Cons of Fish Leather:

  1. Difficult to make good natural burnished edges with
  2. Learning curve
  3. Hard to find a supplier
  4. Flesh side can peel back when applying glue or removing stickers
  5. Small hide to work with
A Wolffish Leather Keychain - Fish Leather - Liberty Leather Goods
A Wolffish Leather Keychain

How Fish Leather is Made

Fish leather is naturally tanned, drum-dyed, and more notably dried by stapling to a board to keep its shape from shriveling up. Please note: all producers have unique techniques, so this may not apply everywhere.

In general, fish leather is made utilizing a tanning process similar to other leathers, yet towards the end is sometimes stapled to a board to help keep its shape. There are a few different methods used globally, depending on the region and the specific production process the tanner applies. These often include:

  1. Fat Tanning
  2. Vegetable Tanning
  3. Urine Tanning
  4. Chrome Tanning

Commonly, the tanning process includes:

  1. Harvesting – The fish is harvested, caught, or otherwise obtained for use in leather making
  2. Preparation The skin is prepared for tanning, removing fats and other unwanted elements in the finished skin
  3. Tanning The prepared skin is tanned (using one of the common methods)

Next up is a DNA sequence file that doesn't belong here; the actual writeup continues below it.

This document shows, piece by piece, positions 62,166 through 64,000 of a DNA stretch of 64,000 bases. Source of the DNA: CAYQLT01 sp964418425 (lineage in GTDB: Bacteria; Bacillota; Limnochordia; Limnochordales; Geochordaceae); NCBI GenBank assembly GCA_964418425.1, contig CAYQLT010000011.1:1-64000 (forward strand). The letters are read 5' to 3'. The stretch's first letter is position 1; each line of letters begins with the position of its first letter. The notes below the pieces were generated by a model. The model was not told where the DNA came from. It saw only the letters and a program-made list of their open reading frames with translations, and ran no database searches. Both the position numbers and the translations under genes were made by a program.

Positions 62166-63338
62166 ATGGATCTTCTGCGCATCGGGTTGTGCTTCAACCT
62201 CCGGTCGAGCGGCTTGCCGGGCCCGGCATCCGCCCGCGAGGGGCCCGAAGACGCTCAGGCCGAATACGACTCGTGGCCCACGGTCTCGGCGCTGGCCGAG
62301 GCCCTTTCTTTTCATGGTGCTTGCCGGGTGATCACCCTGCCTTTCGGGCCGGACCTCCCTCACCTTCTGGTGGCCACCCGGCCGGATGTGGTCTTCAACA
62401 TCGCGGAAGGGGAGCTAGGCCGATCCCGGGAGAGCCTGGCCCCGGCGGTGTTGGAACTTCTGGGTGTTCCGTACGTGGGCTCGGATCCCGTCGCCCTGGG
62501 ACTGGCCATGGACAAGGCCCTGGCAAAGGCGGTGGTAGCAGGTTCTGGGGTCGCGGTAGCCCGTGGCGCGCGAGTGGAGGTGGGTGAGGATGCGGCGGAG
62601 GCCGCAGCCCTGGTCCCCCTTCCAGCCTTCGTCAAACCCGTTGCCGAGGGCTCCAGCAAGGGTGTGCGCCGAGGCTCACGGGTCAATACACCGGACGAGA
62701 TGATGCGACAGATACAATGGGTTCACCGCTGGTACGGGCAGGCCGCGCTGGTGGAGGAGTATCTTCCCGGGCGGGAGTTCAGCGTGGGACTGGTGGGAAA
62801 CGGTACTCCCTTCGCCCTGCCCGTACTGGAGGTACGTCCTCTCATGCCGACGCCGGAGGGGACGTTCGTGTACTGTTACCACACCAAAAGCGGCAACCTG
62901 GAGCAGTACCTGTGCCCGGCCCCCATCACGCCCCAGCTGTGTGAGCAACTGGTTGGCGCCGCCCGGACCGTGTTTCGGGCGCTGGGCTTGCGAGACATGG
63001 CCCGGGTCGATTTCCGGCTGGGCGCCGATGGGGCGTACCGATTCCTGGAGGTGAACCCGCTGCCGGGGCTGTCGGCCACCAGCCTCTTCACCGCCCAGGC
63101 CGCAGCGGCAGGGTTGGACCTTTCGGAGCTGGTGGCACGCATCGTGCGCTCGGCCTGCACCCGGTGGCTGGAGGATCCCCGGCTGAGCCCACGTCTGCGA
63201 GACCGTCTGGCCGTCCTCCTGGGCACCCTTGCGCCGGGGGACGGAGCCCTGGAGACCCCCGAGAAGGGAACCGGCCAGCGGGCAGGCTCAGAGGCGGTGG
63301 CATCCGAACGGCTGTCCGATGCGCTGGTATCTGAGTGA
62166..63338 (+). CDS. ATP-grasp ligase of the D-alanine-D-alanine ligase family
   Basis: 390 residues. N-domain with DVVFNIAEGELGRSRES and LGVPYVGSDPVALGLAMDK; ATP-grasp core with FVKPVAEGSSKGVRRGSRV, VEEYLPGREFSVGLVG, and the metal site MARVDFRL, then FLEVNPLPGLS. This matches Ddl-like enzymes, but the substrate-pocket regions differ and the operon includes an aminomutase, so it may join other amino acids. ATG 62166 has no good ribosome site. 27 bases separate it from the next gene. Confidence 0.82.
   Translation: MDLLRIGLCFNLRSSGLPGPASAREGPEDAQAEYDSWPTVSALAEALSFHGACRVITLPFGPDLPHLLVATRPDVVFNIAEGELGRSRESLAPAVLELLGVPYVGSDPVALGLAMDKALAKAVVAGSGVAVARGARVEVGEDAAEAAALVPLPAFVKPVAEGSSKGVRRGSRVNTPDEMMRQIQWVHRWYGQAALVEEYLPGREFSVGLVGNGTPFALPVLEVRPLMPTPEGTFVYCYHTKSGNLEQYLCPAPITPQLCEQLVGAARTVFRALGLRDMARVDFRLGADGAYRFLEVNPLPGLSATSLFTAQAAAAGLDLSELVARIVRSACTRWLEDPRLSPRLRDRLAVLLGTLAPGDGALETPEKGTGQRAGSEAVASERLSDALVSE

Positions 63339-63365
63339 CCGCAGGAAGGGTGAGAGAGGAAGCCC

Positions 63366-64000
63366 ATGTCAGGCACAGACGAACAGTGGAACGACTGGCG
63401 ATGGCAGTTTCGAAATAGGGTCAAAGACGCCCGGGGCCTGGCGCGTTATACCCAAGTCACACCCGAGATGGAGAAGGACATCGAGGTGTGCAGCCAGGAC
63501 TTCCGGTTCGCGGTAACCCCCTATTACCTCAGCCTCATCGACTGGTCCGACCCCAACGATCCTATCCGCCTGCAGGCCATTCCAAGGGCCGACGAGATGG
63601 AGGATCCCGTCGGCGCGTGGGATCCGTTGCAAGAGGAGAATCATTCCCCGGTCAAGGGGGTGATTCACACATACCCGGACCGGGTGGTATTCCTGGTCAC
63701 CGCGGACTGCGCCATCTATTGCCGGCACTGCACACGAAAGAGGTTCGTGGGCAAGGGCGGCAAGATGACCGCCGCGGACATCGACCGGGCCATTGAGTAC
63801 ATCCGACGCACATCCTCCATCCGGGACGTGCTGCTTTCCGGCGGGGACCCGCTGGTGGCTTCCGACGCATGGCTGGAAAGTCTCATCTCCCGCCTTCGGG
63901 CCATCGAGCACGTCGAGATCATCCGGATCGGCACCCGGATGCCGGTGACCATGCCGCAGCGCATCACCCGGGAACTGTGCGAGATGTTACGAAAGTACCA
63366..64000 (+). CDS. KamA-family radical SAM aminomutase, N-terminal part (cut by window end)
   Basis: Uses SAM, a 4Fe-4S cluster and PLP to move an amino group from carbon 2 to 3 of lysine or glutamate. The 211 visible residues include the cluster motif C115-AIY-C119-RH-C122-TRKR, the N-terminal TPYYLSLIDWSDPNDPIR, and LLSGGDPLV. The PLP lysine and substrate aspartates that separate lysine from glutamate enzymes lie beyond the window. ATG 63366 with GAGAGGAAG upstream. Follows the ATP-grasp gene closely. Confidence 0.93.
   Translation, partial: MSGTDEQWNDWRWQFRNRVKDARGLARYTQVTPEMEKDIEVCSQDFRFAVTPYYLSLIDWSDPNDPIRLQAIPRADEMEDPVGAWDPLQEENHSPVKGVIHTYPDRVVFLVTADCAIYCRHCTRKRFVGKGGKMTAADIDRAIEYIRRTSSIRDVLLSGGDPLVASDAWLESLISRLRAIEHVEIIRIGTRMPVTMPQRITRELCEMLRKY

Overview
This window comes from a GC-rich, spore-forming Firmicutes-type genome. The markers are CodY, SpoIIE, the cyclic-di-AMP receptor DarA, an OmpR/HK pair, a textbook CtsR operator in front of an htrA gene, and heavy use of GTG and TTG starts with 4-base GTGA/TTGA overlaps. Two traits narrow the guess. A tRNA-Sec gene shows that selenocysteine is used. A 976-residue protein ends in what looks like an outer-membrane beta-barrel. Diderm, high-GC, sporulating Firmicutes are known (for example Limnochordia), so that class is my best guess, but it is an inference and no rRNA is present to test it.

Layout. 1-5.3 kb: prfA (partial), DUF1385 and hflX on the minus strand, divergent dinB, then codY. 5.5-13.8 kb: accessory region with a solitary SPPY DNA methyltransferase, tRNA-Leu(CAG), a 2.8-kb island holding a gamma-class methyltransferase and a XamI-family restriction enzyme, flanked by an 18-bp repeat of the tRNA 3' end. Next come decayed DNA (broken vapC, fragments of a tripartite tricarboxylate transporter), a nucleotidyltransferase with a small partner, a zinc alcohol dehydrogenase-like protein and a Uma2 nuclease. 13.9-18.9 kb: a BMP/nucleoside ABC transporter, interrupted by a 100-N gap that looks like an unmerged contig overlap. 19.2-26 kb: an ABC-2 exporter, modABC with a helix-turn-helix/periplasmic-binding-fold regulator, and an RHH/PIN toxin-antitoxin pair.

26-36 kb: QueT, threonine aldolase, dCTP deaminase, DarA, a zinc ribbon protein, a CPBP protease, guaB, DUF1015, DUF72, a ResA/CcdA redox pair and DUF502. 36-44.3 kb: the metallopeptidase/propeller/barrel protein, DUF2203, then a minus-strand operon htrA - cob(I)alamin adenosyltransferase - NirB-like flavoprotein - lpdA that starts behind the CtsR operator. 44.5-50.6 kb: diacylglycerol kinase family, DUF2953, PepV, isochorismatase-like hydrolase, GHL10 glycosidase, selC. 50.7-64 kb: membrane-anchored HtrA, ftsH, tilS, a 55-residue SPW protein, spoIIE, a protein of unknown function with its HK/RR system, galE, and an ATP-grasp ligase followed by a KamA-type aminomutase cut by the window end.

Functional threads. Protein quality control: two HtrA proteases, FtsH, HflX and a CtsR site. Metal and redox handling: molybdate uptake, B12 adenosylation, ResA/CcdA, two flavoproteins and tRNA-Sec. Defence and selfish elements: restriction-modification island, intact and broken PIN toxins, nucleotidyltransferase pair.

4. Dyeing – If it is to be dyed or colored, this can be done as a step within the tanning process or a subsequent step after tanning
  5. Drying – The skins are dried; at this step, it is important they retain their shape and are sometimes held or stapled in place not to allow them to shrink or distort in shape
  6. Finishing – A finish, coating, or protectant might be applied, such as a sealant or reflective coating, if desired for the visual look or functional characteristics of the finished hides

Production Statistics of Fish Leather

  1. Volume per year: Around $25M–$35M yearly (roughly 1.2 million fish leather hides each year)
  1. Key countries or countries where it is produced: Germany, Brazil, Iceland, Portugal, U.S.
  1. Biggest exporting countries: Germany, Brazil
  1. Biggest importing country: U.S.

Cost of Fish Leather

Full Hide: Each fish hide is unique in size and can vary in cost based on the size and the type of fish the hide was made from. In general, fish leather ranges from about $12–$40 per hide. Here are some more detailed examples of various types:

  1. Tilapia: $12/hide
  2. Cod: $25/hide
  3. Salmon: $34/hide
  4. Sturgeon: $40/hide
A Turquoise Salmon Purse - Fish Leather - Liberty Leather Goods
A Turquoise Salmon Purse

When You Might Leathercraft With Fish Leather

The surprise and dismay of people who hear “this is made of fish” is quite the sight to be seen, confusion at first followed by amazement that not only can leather be made from fish but it holds up to the standard test of wear and tear. From cod to wolffish, design choices are endless, especially when considering what type of fish to use. 

Do you want to have that cool “dragon scale” look without all that effort of tooling it in yourself? Fish scales leave their marks and look just the same with a fraction of effort. If you’re looking for beautiful metallic shine but also want a strong color in the background to frame a new bag you’re creating for a loved one; fish leather is that perfect choice yet again. 

The grain of fish leather acts almost as reverse embossing from the scale pattern jutting out the connection points, which grab onto pigments that then act almost like a glaze on them; some have even been treated with an acrylic/waxy finisher (different from tannery to tannery) to give it a very eye-popping shine.